1. I used to be firmly entrenched in the "I hate beets" camp until I saw a gentleman grilling them on a PBS cooking program 15 years ago. I can't remember his name (not Raichlen) but has a serious rep in the food industry and said that grilled beets were one of his favorite items off the grill - loaded with sugar with a nice caramelized surface. I picked up a few very nice beets at the produce market, sliced them to varying thicknesses (they unintentionally turned out this way out of my lowly skills), grilled them to varying levels of doneness, and I must say that I packed up my tent and left the "I hate beets" camp for good.

            I would suggest peeling (with a potato peeler) then slicing the beets on the thinner side - the thinner the better in this case - the somewhat pronounced taste of beets that turn off many will be muted this way. After slicing, brush with a simple marinade of olive oil, balsamic vinegar (the cheap stuff), salt, pepper, and some minced garlic, even a light dose of dried herbs (we like herbs de Provence). Set the slices on a medium hot grill and let them sit until each side is caramelized. The thinner ones (1/8") will obviously cook faster, but if you want, let them go beyond what you think will be done. They will somewhat dry out and be closer to a chip, where the sweetness shines and just a hint of the beet taste will show. I found these to be appetizing even to our kids who were also beetaphobes. They now eat grilled beets as well, thick or thin - of course, preferring the thin ones. A dab of creme fraiche, labne, plain yogurt, or sour cream is a nice touch as well...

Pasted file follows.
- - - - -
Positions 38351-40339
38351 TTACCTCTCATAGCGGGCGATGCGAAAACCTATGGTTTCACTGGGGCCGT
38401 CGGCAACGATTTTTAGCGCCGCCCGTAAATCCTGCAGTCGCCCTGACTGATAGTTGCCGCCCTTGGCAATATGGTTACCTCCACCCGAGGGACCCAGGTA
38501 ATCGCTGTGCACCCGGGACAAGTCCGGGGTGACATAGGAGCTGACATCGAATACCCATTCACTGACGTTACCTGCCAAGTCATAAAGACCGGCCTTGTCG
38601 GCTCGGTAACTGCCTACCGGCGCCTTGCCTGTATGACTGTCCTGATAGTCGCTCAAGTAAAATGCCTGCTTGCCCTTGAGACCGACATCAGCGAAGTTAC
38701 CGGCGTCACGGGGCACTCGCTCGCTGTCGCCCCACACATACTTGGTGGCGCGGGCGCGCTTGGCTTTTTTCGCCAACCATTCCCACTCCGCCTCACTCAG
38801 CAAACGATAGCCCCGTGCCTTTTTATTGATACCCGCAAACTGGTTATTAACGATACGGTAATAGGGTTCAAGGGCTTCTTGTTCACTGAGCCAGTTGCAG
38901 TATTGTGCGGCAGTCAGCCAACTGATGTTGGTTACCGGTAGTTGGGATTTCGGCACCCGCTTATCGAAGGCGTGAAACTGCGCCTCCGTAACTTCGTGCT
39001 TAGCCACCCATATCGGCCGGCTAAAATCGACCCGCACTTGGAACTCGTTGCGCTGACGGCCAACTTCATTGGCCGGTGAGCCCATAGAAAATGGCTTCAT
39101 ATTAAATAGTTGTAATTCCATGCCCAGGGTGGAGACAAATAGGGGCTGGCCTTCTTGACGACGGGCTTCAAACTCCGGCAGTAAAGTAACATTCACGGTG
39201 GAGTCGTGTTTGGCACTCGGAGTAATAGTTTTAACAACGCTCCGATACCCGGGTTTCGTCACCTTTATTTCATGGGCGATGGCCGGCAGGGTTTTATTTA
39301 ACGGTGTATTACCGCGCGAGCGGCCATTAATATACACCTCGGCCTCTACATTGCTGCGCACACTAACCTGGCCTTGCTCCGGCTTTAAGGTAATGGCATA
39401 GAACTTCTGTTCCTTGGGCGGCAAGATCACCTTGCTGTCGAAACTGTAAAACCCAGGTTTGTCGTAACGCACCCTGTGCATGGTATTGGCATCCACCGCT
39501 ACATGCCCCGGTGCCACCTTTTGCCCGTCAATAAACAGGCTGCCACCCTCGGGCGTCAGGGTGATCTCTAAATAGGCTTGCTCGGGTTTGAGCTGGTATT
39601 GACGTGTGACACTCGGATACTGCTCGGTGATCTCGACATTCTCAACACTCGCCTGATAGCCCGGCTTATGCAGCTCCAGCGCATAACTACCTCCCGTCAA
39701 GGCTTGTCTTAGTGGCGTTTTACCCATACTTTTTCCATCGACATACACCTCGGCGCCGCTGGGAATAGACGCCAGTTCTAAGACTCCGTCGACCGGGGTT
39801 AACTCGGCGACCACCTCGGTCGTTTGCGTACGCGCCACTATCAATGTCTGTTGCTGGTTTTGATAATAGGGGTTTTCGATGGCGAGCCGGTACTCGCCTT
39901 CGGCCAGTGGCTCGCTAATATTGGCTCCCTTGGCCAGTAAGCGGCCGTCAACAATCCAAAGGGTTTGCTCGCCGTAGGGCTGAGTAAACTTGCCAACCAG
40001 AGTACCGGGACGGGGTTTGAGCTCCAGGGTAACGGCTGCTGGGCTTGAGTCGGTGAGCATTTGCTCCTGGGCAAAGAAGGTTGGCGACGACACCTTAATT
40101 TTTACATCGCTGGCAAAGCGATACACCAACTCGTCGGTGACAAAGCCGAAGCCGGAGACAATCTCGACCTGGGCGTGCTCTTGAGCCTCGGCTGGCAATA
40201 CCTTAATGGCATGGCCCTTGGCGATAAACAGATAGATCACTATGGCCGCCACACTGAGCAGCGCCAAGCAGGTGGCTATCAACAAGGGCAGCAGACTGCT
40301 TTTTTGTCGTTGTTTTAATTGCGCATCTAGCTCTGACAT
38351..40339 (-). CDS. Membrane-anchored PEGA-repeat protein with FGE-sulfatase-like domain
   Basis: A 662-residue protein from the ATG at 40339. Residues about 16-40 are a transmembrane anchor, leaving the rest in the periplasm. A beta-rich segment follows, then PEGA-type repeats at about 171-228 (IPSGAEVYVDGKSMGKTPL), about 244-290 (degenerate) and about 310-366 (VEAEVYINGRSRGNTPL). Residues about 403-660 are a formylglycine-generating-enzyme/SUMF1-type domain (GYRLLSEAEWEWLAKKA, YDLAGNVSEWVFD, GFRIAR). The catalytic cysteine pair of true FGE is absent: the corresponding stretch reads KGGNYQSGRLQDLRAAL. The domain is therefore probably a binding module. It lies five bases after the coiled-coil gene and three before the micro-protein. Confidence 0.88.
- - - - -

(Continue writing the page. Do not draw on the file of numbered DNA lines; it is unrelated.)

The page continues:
2 Replies
            1. re: bulavinaka

              Very nice! I'll have to grill me some beet slices.

              1. re: scuzzo

                If you're currently in the hater camp, slice 'em thin, and grill 'um good till they're crisp and caramelized on the outside...

                I started hating beets back in junior high school when the cafeteria had the nerve to serve up some canned ones in a salad. To compound things, my horticulture teacher had us plant a couple of rows of them as one of our projects. When those beets reached maturity, the fruits of my labor was four grocery bags full of de-stemmed beets that I had to lug home (two back-breaking round trips) by foot. My mom was gleaming with pride that I did so well and brought home this bounty (to her). She suggested distributing the surplus to neighbors to which I eagerly agreed. After spreading three bags of the wealth, I started for the fourth bag - my mom grabs my hand and said this bag was for our family - CRAP! I sulked through I don't know how many meals of beet-this or that for what seemed to be an eternity. This torture of a thousand beets built up a great aversion to beets for decades to follow. And that's why I figure that if this method will bring me to appreciate the strong asset of beets - its sweetness - then it will get just about anyone the like them. Hope it works for you - it did for me...

            2. I am a beet hater -- it's just about the only food I won't eat. Well, that and soy flour, which ruins anything it touches. I once was seated next to Lynne Rosetto Kasper at a food writer dinner, and perhaps I'd had just slightly too much wine, but I told her how I was a beet hater, but I tried her recipe for balsamic roasted beets (in Great Food Without Fuss, about 1995, a compilation of food writers' recipes). Took about 1 1/2 hours to make the beets, and when they were ready to eat ... they tasted just like beets and I threw them out. Needless to say, we aren't pen pals. And I stopped drinking wine at professional gatherings.